Lauren N. Wethington, Jordan M. Glenn, Matthew S. Stone, Jarrion Lawson, Michelle Gray. University of Arkansas, Fayetteville, Arkansas

Females represent 50.8% of the United States population and 65% of female athletes use nutritional supplements during their college careers. Although, there are morphological differences between genders, previous investigations evaluating citrulline-malate (CM) supplementation involved male subjects. PURPOSE: This investigation evaluated the ergogenic effects of CM supplementation on upper-body (UB) and lower-body (LB) submaximal resistance exercise performance in trained females. METHODS: This study used a randomized, double-blind, crossover design. Based on previous literature, an a priori sample of 14 subjects was required, as a result, this study included 15 female volunteers (age=23±3 years, height=162.64±19.17, weight=67.06±6.96, body fat=25.84%±5.49%, training history=5.1±3.94 years). Inclusion criteria included: 18-30 years of age, training at least twice a week over one year, and no CM supplementation within one year. Subjects reported to the Human Performance Laboratory for 3 visits. On visit one, demographic/body composition, and one-repetition maximum (1-RM) strength were measured. On subsequent visits, subjects consumed CM (8 g dextrose+8 g CM) or placebo (8 g dextrose) before undergoing the exercise protocol. Exercise protocol included six sets of upper-body exercise and six sets of lower-body exercise at 80% 1-RM. One-minute rest was allotted between each upper- and lower-body set. Two-minutes rest was allowed when transitioning from upper- to lower-body exercises. Outcome measures included: repetitions lifted during each set, total repetitions completed, repetitions completed during initial (sets 1-3) and final (sets 4-6) halves of each exercise, and repetitions completed during initial (sets 1-2), middle (sets 3-4), and final (sets 5-6) thirds of each exercise. RESULTS: During the final half of upper-body exercise, subjects completed significantly (P=.038) more repetitions when consuming CM (12.13±2.85) compared to placebo (11.13±2.75). Similar results were observed during lower-body exercise. Total repetitions (66.73±30.49 vs. 55.13±20.64, P=.027), repetitions completed during the middle third (18.36±6.71 vs. 15.29±5.78, P=.048), final third (17.57±7.19 vs. 14.21±7.15, P=.019), and final half (26.50±10.70 vs. 21.71±9.76, P=.035) of exercise were significantly greater for CM compared to placebo, respectively. CONCLUSION: In trained females, CM supplementation increased performance during submaximal resistance exercise. These data have attractive implications for female athletes competing in sports with strength-based requirements.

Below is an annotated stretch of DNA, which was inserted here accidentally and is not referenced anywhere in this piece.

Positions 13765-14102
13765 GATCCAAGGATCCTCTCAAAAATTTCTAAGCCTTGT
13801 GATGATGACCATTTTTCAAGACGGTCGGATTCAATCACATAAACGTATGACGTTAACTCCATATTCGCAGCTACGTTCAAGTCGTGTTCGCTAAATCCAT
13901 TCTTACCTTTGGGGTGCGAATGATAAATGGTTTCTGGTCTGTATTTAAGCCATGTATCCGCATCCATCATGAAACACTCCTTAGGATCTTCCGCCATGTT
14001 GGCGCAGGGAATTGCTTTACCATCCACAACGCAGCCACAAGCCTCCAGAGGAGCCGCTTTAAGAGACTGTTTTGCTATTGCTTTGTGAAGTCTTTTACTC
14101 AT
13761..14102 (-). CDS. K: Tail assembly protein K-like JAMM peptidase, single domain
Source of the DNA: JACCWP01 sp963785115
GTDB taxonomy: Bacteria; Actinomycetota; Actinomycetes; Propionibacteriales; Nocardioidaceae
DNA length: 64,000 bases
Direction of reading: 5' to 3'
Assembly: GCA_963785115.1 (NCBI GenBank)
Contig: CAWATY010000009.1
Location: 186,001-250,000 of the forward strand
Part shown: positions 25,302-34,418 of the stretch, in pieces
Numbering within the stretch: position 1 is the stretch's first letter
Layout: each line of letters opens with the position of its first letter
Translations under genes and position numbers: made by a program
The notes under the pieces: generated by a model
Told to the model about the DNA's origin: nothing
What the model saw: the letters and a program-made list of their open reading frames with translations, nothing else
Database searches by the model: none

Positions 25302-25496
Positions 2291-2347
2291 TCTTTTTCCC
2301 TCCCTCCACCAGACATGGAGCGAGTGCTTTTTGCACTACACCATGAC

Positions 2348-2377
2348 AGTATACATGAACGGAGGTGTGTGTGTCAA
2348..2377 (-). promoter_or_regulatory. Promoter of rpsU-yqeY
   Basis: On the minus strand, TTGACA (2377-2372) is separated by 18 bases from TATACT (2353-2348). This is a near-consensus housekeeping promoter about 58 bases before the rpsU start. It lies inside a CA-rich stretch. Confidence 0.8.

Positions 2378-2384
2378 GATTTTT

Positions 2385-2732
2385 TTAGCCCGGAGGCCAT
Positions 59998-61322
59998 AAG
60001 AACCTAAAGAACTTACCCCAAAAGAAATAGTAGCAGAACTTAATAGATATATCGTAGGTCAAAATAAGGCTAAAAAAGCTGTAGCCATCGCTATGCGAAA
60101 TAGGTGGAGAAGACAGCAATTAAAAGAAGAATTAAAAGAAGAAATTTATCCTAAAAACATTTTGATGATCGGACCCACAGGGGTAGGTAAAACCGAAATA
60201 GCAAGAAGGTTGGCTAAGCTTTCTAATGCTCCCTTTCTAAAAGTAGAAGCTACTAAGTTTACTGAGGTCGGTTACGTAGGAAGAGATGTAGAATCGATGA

Funding provided by a Student Undergraduate Research Fellowship

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